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Contract Law: An Introduction Douglas Wilhelm Harder, M.Math. LEL Department of Electrical and Computer Engineering University of Waterloo Waterloo, Ontario,

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Presentation on theme: "Contract Law: An Introduction Douglas Wilhelm Harder, M.Math. LEL Department of Electrical and Computer Engineering University of Waterloo Waterloo, Ontario,"— Presentation transcript:

1 Contract Law: An Introduction Douglas Wilhelm Harder, M.Math. LEL Department of Electrical and Computer Engineering University of Waterloo Waterloo, Ontario, Canada ece.uwaterloo.ca © 2013 by Douglas Wilhelm Harder. Some rights reserved.

2 Outline An introduction to the engineering profession, including: –Standards and safety –Law: Charter of Rights and Freedoms, contracts, torts, negligent malpractice, forms of carrying on business –Intellectual property (patents, trade marks, copyrights and industrial designs) –Professional practice Professional Engineers Act Professional misconduct and sexual harassment –Alternative dispute resolution –Labour Relations and Employment Law –Environmental Law 2 Contract Law: An Introduction

3 Agreements What is an agreement? Agreement, n An arrangement made between two or more parties and agreed by mutual consent. Also: a document or instrument embodying this; the phraseology used in it. Reference: Oxford English Dictionary (www.oed.com) Contract Law: An Introduction 3

4 Agreements When is an agreement legally binding? –That is, when can you take a legal person to court and sue them for not upholding their part of an agreement? Contract Law: An Introduction 4

5 Contracts Contract, n A mutual agreement between two or more parties that something shall be done or forborne by one or both; a compact, covenant, bargain; especially such as has legal effects; a convention between states. A business agreement for the supply of certain articles or the performance of specified work at a certain price, rate, or commission. An agreement enforceable by law. Reference: Oxford English Dictionary (www.oed.com) Contract Law: An Introduction 5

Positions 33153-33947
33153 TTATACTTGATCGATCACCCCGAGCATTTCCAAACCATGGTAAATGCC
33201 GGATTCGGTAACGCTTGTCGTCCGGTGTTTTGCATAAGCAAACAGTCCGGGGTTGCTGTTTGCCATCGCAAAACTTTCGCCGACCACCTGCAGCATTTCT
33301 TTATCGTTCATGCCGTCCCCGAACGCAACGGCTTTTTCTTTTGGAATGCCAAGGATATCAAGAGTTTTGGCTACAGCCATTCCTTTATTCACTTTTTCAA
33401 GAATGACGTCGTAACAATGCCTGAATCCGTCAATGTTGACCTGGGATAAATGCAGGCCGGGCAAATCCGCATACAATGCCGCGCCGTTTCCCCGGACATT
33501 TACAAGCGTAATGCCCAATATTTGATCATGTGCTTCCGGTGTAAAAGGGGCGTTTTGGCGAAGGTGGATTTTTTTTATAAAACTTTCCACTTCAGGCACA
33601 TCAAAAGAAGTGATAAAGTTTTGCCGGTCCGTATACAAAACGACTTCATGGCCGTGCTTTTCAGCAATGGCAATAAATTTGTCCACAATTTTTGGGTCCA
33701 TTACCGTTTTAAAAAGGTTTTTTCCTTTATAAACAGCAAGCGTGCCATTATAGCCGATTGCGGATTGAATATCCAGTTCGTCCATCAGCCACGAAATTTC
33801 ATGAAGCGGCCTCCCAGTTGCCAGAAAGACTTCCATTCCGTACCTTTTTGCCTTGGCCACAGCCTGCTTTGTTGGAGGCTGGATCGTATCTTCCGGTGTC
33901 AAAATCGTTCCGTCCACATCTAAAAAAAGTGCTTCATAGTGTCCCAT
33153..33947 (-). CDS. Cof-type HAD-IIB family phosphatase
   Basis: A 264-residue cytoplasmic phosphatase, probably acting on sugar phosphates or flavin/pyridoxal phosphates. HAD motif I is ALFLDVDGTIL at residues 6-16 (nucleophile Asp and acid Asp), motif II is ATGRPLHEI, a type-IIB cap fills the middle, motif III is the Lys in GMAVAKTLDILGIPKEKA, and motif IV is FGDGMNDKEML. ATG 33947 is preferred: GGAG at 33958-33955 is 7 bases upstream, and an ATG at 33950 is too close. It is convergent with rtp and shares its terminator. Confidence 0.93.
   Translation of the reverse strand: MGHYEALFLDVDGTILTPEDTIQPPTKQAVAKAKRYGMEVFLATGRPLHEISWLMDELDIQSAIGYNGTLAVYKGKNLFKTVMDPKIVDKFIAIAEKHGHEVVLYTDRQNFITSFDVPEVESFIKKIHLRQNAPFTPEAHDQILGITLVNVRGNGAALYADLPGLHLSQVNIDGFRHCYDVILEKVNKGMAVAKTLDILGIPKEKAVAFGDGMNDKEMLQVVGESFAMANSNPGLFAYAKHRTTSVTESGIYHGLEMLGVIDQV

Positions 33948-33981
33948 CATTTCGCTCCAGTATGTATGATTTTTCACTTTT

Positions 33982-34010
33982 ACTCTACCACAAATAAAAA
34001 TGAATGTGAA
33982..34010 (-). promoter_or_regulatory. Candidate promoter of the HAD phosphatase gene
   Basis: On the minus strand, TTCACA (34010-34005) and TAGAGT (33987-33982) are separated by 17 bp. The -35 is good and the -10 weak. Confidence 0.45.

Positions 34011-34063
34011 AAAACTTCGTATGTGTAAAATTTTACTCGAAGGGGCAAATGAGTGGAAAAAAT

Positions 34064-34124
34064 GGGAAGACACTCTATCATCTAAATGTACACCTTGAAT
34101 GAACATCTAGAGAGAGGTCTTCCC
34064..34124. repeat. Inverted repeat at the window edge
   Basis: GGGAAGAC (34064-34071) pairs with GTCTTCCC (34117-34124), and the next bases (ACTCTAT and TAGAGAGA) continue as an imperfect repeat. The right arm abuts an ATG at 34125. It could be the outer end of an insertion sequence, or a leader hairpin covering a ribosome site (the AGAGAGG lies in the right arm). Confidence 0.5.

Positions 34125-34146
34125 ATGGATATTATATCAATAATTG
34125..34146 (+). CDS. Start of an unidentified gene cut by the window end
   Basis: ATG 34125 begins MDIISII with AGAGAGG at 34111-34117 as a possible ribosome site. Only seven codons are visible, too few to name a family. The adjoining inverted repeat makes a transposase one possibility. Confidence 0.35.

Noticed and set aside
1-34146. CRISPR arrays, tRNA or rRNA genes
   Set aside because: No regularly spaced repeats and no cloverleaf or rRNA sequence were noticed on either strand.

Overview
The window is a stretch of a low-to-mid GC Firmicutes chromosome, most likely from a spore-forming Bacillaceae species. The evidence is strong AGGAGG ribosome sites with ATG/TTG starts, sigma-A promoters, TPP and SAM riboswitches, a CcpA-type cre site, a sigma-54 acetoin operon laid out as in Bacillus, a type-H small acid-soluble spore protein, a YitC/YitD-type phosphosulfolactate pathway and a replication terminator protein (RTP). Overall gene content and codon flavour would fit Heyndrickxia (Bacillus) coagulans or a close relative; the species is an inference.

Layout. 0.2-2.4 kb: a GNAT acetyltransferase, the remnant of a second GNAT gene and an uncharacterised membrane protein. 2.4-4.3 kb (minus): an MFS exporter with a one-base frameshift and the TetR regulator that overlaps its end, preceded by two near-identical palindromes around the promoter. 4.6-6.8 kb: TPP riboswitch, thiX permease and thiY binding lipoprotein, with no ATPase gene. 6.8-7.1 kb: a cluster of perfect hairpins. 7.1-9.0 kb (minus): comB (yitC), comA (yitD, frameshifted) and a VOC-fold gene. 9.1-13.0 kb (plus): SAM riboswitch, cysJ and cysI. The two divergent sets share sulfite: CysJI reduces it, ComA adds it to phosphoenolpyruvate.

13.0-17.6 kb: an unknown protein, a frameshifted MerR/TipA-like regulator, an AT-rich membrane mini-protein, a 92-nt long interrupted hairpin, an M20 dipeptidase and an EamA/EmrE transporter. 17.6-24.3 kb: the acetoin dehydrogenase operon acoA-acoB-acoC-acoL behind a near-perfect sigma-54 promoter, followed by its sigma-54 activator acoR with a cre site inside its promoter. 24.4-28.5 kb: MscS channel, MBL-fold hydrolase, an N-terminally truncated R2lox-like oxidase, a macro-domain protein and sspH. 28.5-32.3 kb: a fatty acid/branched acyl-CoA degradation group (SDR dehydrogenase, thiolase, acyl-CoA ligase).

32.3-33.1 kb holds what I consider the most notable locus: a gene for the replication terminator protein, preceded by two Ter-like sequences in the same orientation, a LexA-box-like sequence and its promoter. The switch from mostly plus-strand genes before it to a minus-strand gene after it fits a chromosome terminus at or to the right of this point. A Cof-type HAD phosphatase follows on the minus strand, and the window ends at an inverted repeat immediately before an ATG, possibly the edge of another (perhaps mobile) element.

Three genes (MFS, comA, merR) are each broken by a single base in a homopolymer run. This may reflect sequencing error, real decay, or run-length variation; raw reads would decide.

6 Contracts Consequently, a contract is a legally enforceable agreement –How do you differentiate between an agreement that is legally enforceable and one that is not? Contract Law: An Introduction 6

7 Contracts “I’ll give you $999 for that Z10.” “Hey, kid, I’ll buy your trike off you for $3.” “I’ll give you my vinyl record collection for free.” “Here’s $50, now give me your iPod.” “ –How do you differentiate between an agreement that is legally enforceable and one that is not? Contract Law: An Introduction 7

8 Contracts “I’ll give you $999 for that Z10.” “Here you go...” Contract Law: An Introduction 8 Enrique Dans

9 Contracts “Hey, kid, I’ll buy your new skateboard for a whole $3 so you can go buy some candy.” Contract Law: An Introduction 9 Bengt Nyman

10 Contracts “Sure, I’ll sell you my seven-year old Toyota for another bottle of scotch...” Contract Law: An Introduction 10 Tastethebacon Jan Van der Veken

11 Contracts “Here’s $50, give me that 160 GB iPod now: I paid you.” Contract Law: An Introduction 11 Kyro

12 Contracts “Here’s $50, give me that iPod Touch.” “Yah, right...” “Okay, here you go! Now give me the iPod...” Contract Law: An Introduction 12 Domaina

13 Contracts “Okay, sure... I’ll give you my entire vinyl record collection for free. I really don’t want it.” Contract Law: An Introduction 13